Samuel Walsh…Paintologically Speaking

Two Things

As an artist I have always drawn. My first serious art works were drawings. I have painted but the two processes have not always gone in tandem; I either drew or I painted. Occasionally I have attempted to transfer the act of drawing into the act of painting but up until recently there has always been a trade-off. Something has been lost in the process which has not meant that the painting had failed; just that it was not a drawing and had found its own comfortable, painting identity that was not in debt to any other process.

Drawing 303, 2001

Drawing 410 (Frieze), 2006

Up until 2006 I was an inveterate user of charcoal and conté on paper. The mediums seemed to allow me the illusion of control but in fact they often did what they liked when applied to a surface. This conflict was challenging. Someone had suggested to me pasting paper to canvas (á la Anne Madden) so the fluency of drawing could be transferred but I wasn’t convinced. While working in France; teaching in an art college in Pont-Aven in the aforementioned year I speculatively adopted the use of encre de chine (Chinese ink) to see what it was like and a lot of things changed. Drawings that I had been making in charcoal were now carried out with brush and ink and their starkness and clarity told me that this could be applied to canvas as well using paint.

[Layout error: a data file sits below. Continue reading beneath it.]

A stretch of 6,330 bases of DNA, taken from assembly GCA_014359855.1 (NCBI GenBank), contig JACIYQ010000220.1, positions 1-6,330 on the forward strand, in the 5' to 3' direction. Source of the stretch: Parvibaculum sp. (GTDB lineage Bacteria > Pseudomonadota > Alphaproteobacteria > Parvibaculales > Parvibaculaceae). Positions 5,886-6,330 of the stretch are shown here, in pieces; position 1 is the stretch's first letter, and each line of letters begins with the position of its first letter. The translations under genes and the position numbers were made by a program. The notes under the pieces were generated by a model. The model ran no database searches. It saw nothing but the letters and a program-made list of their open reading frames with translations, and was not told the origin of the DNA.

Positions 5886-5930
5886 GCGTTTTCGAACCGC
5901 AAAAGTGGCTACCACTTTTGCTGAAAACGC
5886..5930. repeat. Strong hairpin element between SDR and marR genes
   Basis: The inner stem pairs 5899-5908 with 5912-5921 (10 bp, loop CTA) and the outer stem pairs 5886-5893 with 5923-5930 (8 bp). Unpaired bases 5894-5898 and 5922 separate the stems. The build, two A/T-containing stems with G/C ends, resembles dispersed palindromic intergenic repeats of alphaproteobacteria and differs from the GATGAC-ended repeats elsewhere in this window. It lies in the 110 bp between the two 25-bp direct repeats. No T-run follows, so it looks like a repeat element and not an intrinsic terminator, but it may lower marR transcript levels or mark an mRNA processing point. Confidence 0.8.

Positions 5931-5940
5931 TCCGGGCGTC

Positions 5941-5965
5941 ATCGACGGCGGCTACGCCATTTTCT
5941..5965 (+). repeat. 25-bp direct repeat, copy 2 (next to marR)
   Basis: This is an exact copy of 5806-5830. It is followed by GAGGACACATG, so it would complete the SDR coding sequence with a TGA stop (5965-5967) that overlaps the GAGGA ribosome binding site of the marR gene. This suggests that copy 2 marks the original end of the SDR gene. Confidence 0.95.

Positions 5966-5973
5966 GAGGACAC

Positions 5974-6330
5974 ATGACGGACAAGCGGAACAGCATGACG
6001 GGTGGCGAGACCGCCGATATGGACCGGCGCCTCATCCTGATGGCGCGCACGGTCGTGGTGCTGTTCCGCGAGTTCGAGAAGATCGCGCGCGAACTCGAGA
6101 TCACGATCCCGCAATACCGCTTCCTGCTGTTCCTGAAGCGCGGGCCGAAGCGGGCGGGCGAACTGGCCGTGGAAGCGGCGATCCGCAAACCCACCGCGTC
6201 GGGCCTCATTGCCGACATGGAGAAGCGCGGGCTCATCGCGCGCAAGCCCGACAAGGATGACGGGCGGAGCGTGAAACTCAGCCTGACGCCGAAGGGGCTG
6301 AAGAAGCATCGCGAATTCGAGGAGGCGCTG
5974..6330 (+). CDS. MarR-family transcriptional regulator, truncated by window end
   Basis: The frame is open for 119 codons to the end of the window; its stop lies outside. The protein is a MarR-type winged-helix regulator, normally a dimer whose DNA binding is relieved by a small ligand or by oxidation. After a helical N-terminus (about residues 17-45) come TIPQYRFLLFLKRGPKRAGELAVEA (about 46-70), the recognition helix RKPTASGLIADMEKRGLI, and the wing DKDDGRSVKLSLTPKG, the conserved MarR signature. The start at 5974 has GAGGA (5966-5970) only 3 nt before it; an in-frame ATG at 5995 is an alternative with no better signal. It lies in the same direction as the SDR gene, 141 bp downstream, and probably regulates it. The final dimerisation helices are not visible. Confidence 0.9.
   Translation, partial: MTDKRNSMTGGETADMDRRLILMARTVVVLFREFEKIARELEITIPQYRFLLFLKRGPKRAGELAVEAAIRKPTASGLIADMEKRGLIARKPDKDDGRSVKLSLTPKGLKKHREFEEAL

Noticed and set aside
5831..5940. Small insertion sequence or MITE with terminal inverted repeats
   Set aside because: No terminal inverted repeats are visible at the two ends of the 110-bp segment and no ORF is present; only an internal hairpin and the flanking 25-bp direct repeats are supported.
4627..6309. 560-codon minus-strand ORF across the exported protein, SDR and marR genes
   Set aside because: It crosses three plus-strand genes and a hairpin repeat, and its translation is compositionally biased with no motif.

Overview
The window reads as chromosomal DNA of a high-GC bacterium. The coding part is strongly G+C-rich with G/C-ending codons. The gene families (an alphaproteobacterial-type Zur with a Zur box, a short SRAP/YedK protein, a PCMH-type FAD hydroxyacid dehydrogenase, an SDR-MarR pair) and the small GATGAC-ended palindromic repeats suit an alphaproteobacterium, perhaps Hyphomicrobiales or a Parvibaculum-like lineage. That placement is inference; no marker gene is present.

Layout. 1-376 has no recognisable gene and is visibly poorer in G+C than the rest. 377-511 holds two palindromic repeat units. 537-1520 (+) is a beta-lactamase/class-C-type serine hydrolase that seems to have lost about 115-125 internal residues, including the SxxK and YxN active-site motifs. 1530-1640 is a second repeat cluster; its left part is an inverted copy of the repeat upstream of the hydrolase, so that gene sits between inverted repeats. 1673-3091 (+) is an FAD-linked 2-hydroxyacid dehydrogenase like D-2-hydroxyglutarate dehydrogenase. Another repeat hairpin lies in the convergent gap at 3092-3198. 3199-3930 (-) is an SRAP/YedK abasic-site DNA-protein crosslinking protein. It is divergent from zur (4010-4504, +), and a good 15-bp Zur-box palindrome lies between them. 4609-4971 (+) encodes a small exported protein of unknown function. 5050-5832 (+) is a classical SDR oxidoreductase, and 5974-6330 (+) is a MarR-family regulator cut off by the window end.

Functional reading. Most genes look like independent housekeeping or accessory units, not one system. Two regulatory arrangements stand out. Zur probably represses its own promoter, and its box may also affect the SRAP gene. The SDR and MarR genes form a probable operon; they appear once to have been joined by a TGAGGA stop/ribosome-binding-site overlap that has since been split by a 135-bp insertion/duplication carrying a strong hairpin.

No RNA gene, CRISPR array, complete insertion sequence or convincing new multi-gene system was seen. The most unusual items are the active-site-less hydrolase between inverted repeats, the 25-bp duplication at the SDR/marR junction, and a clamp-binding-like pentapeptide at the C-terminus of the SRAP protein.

The painted shapes in my work derive from glimpses of the world as I move through it; the black lines are the registered movements that come from small sketches made in situ and are a form of ‘visual tracking’, the way I see structure or activity in anything I may look at. The intention in combining the two is to establish a hermetic whole, a work that can be explained but can also be appreciated without reference to its origins.

Ambit XVII, 2002

Chapel V, 2011

Where once painting was something I thought should be made as a statement of an individual’s serious intent, it is now made by me as a natural extension of my drawing and of my thinking. These processes can happen naturally, in minutes, over time, eventually, or never; we just don’t know. It is likely that the next step will be equally surprising.